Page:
Saturday, January 26, 2013

Australia Day: Titles from Down Under

G'day! We're taking a break from our Countdown to ALA because it's Australia Day! Australia day is Australia's national holiday and marks when the British landed in Botany Bay and founded a penel colony there.

To celebrate, here are some books by some of my favorite Aussie authors.


Jellicoe Road by Melina Marchetta. I had a really hard time deciding which of Marchetta's books to highlight here. I went with this one because it's the first of hers I read. There are two stories going on--one of a group of kids surviving a horrific car crash and their friends, and one of Taylor who has been chosen to lead the Jellicoe School in the annual Territory Wars against the Cadets and Townies. Her heart's not in it though, as Hannah, the closest thing she has to a mother, has disappeared. Also, the head of the Cadets happens to be a boy she hasn't seen this they ran away together 6 years ago, the last time Taylor tried to look for her actual mother.

Feeling Sorry for Celia by Jacyln Moriarty. Elizabeth has problems. Her best friend, Celia, is missing. Her father's moved back to Australia from Canada. To top it all off, the new English teacher wants the Internet Generation to rediscover the JOY OF THE ENVELOPE and is making the students at Ashbury (posh private school) become penpals with students at Brookfield (public school a few blocks away.) This is told entirely in letters (not always from real people) and I was going to include it on my National Letter Writing Week list, but I knew Australia Day was coming, so I saved it. The first in a series of companion novels, the second is The Year of Secret Assignments.

Ten Things I Hate About Me by Randa Abdul-Fattah. In a school full of racists, it's easier for Jameela if she dyes her hair, wears colored contacts, and goes by Jamie. But, she does love her Lebanese-Australian culture. While hiding in both worlds, will she ever full belong in either if she's not being herself?


The Arrival by Shaun Tan. This wordless graphic novel follows a man as he flees dark and menacing shapes to try to make it in a new land, before sending for his family. In his new land, he doesn't speak the language or understand the customs, but he finds other immigrants who have fled other horrors in other lands, and they help him. It's a stunning work that speaks on many, many levels.

The Book Thief by Markus Zusak. Death narrates this tale of a small girl in Munich in WWII. Death is serious, and funny, and really sick of war. He's not a big fan of humans, and usually doesn't notice them, but he notices Liesel. Liesel is sent to Munich as a foster child. She knows her mother is giving her up for reasons that have something to do with Hitler. In Munich, she makes unlikely friends and learns to read from a stolen book. There is power in stealing books. There is power in reading.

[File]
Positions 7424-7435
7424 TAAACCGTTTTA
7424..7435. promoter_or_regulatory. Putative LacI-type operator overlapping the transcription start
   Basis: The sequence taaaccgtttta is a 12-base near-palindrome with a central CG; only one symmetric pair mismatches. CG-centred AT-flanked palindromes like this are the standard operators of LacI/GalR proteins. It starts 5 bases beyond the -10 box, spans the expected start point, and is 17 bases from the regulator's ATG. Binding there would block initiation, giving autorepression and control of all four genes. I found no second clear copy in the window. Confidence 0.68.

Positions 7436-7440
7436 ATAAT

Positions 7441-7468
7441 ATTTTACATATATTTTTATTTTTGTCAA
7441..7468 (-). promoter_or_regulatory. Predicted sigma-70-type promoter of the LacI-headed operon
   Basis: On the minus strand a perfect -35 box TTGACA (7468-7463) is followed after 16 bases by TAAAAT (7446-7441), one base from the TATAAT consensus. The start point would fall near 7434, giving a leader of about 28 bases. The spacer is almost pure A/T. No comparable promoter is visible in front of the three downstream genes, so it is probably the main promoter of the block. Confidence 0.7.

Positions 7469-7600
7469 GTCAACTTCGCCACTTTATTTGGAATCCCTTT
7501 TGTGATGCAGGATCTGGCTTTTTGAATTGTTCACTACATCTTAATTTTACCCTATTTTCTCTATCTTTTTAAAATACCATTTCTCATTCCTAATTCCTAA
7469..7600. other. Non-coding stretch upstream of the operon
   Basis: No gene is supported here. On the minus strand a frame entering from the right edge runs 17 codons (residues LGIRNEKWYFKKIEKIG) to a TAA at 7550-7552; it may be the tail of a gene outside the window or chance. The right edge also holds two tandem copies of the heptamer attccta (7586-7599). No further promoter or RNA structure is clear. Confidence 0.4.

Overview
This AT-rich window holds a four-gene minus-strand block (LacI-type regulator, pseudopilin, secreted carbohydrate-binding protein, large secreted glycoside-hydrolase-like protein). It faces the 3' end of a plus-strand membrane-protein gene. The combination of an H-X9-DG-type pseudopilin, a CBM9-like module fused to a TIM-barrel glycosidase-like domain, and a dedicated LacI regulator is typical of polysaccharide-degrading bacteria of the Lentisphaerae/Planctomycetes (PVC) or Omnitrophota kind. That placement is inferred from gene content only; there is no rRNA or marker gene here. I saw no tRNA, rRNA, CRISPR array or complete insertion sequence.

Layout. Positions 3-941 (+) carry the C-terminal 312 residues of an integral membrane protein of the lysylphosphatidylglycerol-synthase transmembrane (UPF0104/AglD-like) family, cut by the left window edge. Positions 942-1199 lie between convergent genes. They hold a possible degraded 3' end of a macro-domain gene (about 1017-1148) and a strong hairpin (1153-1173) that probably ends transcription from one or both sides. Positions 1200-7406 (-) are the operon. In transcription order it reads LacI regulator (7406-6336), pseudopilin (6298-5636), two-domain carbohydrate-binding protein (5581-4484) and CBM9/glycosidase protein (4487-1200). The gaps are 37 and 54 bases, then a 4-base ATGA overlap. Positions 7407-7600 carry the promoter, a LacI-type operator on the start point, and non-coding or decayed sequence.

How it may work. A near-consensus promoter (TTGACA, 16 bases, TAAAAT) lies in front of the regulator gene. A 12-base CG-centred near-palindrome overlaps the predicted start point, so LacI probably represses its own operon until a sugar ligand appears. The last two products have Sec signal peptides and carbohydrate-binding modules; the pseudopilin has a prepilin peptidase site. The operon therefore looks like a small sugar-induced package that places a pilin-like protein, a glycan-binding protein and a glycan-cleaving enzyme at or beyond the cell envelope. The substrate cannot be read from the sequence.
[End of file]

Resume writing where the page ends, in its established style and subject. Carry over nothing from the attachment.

Tender Morsels by Margo Lanagan. I already talked about Lanagan's latest, Brides of Rollrock Island when I discussed mermaids. Tender morsels is a very dark retelling of the Grimm tale, Snow White and Rose Red. With two daughters conceived in horrible ways, Liga finds refuge in a magical world. But, some creatures can cross from Liga's old world to her new one, and her greatest fear is that her daughters will cross back.


Cybele's Secret by Juliet Marillier. This is a sequel to Wildwood Dancing which I covered on Jacob Grimm's birthday. In this one, Paula (the bookworm sister) goes with her father on a trade trip to Istanbul. They're trying to buy an artifact related to the goddess Cybele, but strange things keep happening to the other merchants who are after the same thing. At the same time, things are happening in the Other World that need Paula's attention--one of her sisters is in trouble.

Tomorrow, When the War Began by John Marsden. Ellie and her friends went camping in the Outback, but when they returned, they found that Australia has been invaded, their families taken prisoner, their houses deserted. They eventually return to the Outback and become partisans. The first in a 7-book series, the second is The Dead Of Night.

Graffiti Moon by Cath Crowley. Lucy and Ed had a disastrous date a few years ago, and have been avoiding each other ever since. But, corralled into a triple date, they're stuck together. Lucy is obsessed with a the work of a graffiti artist named Shadow, convinced he's the prefect guy for her. Ed knows where to find them, so off they go into one of those epic adventures that will end with sunrise.

Who are your favorite Australian authors?

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